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you care about people. that is why people care about you. and everybody who knows the real d.j. thinks she's pretty terrific. >> thanks, dad. i love you. >> i love you too. >> you know, they say the measure of a man is judged by the company he keeps. i'm [ bleep ]. norm mcdonald, you're the funniest man that i know. because these are the other people that i know. >> there has been an outpouring of love and memories for saget from his full house co-stars. candice cam ran said 35 years wasn't long enough and john state stamos tweeted i'm gutted. do we know might have caused his death. >> we don't know yet and that is what is part of what is making
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this so difficult to process. someone so vibrant would be found alone in his hotel room by a security guard and had no pulse and was not breathing. and was declared dead at the scene. that is what we know at the point. the authorities there in orange county, florida, are saying they don't believe there was any foul play or drugs involved in this at all. and you look at how people are responding and in san francisco people are showing up at the full house, house to pay respect. take a listen to what a couple of fans had to say. >> it is definitely sad news. he's like the dad of the '90s. so, for everyone, you know, just loves the show very much. not just full house, but everything else that he did. >> i think it was raised in a generation throughout the country. a big impact on people as children as the tanner family and as adults and bob saget and his comedy career and he was a
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cultural icon. >> and that is true. a lot of people grew up watching bob saget, so he's a part of their childhood. so seeing someone so vibrant gone is what plays into this. it feels like a part of people's childhood is also passing away. it is worth noting what bob saget posted on his instagram just a day before -- the day that he passed away and he rote in part, i have no idea -- i had no idea i did a two hour set tonight, i'm back in comedy like i was when i i'm 26. i guess i'm finding my new voice and loving every moment on it and he's going everywhere until i get the special shot and probably keep going because i'm addicted and he's talking about addicted to comedy. what is so great that he spasse away on this tour but he has plans to do so much more of it. >> stephanie, thank you. coronavirus hospitalizations are nearing record levels in the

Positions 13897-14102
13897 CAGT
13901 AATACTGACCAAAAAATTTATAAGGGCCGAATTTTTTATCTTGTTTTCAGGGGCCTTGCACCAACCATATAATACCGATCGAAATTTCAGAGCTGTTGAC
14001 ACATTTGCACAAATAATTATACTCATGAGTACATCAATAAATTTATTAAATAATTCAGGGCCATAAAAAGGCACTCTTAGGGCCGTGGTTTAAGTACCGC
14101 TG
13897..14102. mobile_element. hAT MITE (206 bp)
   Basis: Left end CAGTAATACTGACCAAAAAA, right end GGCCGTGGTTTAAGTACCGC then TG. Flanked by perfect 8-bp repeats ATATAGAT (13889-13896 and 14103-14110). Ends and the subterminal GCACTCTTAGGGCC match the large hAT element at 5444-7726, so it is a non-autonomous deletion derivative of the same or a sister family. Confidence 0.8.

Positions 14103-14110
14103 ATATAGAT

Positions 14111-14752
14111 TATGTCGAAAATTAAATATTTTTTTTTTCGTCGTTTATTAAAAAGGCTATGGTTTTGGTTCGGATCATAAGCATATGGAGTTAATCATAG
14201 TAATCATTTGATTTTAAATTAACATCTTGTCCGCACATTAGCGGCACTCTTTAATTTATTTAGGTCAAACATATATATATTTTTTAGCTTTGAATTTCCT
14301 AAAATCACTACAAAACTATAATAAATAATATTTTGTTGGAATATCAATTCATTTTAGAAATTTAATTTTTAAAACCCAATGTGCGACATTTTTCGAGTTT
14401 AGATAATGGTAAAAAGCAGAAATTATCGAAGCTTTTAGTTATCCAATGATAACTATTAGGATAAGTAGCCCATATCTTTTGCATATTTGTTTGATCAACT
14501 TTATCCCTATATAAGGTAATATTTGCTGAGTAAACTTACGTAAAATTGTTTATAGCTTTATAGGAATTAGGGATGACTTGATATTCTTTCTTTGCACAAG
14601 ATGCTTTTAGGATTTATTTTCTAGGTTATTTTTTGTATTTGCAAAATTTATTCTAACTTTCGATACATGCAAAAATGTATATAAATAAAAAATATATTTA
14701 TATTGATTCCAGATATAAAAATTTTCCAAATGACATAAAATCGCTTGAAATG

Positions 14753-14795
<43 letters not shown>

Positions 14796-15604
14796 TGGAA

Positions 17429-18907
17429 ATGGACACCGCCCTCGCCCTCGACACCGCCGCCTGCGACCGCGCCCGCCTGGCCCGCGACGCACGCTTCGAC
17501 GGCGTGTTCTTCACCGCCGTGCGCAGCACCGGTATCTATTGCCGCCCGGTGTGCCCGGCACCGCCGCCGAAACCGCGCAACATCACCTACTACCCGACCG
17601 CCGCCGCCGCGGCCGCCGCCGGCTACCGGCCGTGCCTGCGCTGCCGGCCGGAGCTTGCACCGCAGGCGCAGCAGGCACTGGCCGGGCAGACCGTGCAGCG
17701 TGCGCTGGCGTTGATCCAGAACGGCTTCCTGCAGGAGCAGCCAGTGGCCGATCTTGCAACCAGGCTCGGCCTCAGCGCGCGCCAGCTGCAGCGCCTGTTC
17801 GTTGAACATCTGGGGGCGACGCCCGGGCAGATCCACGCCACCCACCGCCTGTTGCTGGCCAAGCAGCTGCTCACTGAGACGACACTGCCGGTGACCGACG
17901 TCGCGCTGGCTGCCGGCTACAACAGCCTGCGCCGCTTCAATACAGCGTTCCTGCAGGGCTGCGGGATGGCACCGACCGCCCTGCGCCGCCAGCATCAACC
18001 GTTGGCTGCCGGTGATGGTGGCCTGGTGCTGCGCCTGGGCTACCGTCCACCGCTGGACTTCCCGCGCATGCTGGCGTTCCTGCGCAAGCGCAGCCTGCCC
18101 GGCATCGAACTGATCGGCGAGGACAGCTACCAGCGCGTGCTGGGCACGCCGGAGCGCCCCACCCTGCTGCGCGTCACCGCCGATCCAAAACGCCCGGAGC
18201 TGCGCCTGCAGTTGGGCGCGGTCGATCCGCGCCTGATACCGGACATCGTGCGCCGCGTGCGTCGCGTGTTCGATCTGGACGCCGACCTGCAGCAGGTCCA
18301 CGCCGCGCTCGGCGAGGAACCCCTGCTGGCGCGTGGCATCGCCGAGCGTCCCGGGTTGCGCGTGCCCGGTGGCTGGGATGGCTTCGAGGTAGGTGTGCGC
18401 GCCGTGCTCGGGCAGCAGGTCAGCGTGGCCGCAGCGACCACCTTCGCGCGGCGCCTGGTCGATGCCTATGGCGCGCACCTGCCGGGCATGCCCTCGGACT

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u.s. the health care system is once gren on the brink. they're seeing critical staff shortages. >> child hospitalization for some age groups are setting new pandemic records and the rise in adolescent cases fuelling the debate over how to keep kids safe in schools. cnn's alexander field has detailed. >> parents are outraged and they are making their outrage known to the teachers union. this is a very different dynamic than ever before. >> reporter: tensions mounting in chicago, more than 340,000 students missing school for a fourth day. they're teachers refusing to return to the classroom. >> we're very frustrated that there are no public health leaders standing up and saying that we should be moving to a remote learning environment especially for a district of this size. >> reporter: in los angeles, students are due back in school in person tomorrow with widespread testing turning up some 50,000 positive cases in
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the district. metro atlanta schools also returning to in-person learning after almost a week of going remote. the largest district in the nation, new york started the new year in person. so far just one single classroom in partial quarantine. >> i think at this point there is no good explanation for having remote schools. >> still disruption ripple throughout the country. some in greensboro, north carolina are without bus drivers made worse by rising covid-19 cases. and a more dire situation for hospitals. nearly one in four nationwide now reporting critical staffing shortages, federal data shows while covid hospitalizations numbers near the pandemic all-time high. >> among unvaccinated people and unboosted high risk people, it is putting a big strain on given how much infection is, our hospitals are the at brink. >> for children, the numbers are above any pandemic peak we've